Friday, February 26, 2010
The following information is from one of the best healthletters around:
Nutrition Action Healthletter, March 2010 issue, cover story is called, "CAUTION! Paying Russian roulette with your food."
This article, from which I am summarizing, is about some foods which have the E. coli or salmonella bacterias and how the FDA cannot seem to monitor the manufacturing plants where food is produced.
That said, here is advice for food:
RULES FOR LEFTOVERS: refrigerate or freeze leftovers within 2 hours of cooking or throw them away. Store food at a shallow depth-2 inches-to speed chilling and leftovers go into freezer right away or you have to eat them in 4 days, except stuffing and gravy which keep for 2 days. Also, reheat leftovers to 165 degrees and any liquid leftovers to a rolling boil.
Only buy fresh-cut produce (half a watermelon, bagged salad greens,) if it's refrigerated or surrounded by ice.
In shopping cart, separate raw meat, poultry and seafood.
Store perishable fruits and veggies like strawberries, lettuce, herbs and mushrooms, or cut or peeled produce in clean refrigerator at 40 degrees or below.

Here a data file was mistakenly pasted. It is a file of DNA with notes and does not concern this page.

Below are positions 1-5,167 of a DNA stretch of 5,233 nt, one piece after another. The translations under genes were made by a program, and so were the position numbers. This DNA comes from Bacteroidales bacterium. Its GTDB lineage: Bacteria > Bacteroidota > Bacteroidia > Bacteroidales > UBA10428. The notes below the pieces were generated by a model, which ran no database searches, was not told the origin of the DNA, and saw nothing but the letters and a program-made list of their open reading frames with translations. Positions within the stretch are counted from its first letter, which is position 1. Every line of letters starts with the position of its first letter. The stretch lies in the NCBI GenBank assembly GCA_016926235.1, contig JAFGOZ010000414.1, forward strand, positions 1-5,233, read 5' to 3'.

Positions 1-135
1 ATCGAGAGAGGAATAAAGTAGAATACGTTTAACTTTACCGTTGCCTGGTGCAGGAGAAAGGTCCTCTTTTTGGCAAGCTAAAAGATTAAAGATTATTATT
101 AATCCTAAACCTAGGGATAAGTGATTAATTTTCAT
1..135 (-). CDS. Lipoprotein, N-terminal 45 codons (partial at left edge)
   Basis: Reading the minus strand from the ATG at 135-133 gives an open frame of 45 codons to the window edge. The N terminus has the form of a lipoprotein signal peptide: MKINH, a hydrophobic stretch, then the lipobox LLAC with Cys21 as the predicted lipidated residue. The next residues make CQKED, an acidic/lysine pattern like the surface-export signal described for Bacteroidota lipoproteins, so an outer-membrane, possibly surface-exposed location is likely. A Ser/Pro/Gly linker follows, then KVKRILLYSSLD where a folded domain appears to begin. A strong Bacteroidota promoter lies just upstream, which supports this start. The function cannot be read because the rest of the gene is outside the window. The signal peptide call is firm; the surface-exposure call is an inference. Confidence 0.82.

Wash your hands for 20 seconds with warm water and soap before and after preparing any food. You can also sing "Happy Birthday to Me," which should take the same amount of time.
Wash fruits and veggies under running water just before eating, cutting or cooking, even if you plan to peel them. Don't use soap, since it leaves a residue.
Scrub firm produce like melons and cucumbers with a clean produce brush. Let air dry before cutting.
Discard the outer leaves of heads of leafy veggies like cabbage and lettuce.
Don't eat sprouts unless thoroughly cooked. Pregnant, elderly, children or those with a weakened immune system should avoid raw sprouts.
Cooking any food to 160 degrees will kill any E. coli O157:H7.
Always wash lettuce, even pre-washed products.
Always cook meat, even simple hamburgers, all the way through or use a . If it isn't cooked through, the bacteria will survive.
The entire article is worth reading. It makes you think twice about buying some products manufactured by certain companies.
Check out: www.orders.cspinet.org to subscribe. You can get further information about this at: cdc.gov/ncidod/dbmd/diseaseinfo/escherichiacoki_g.htm.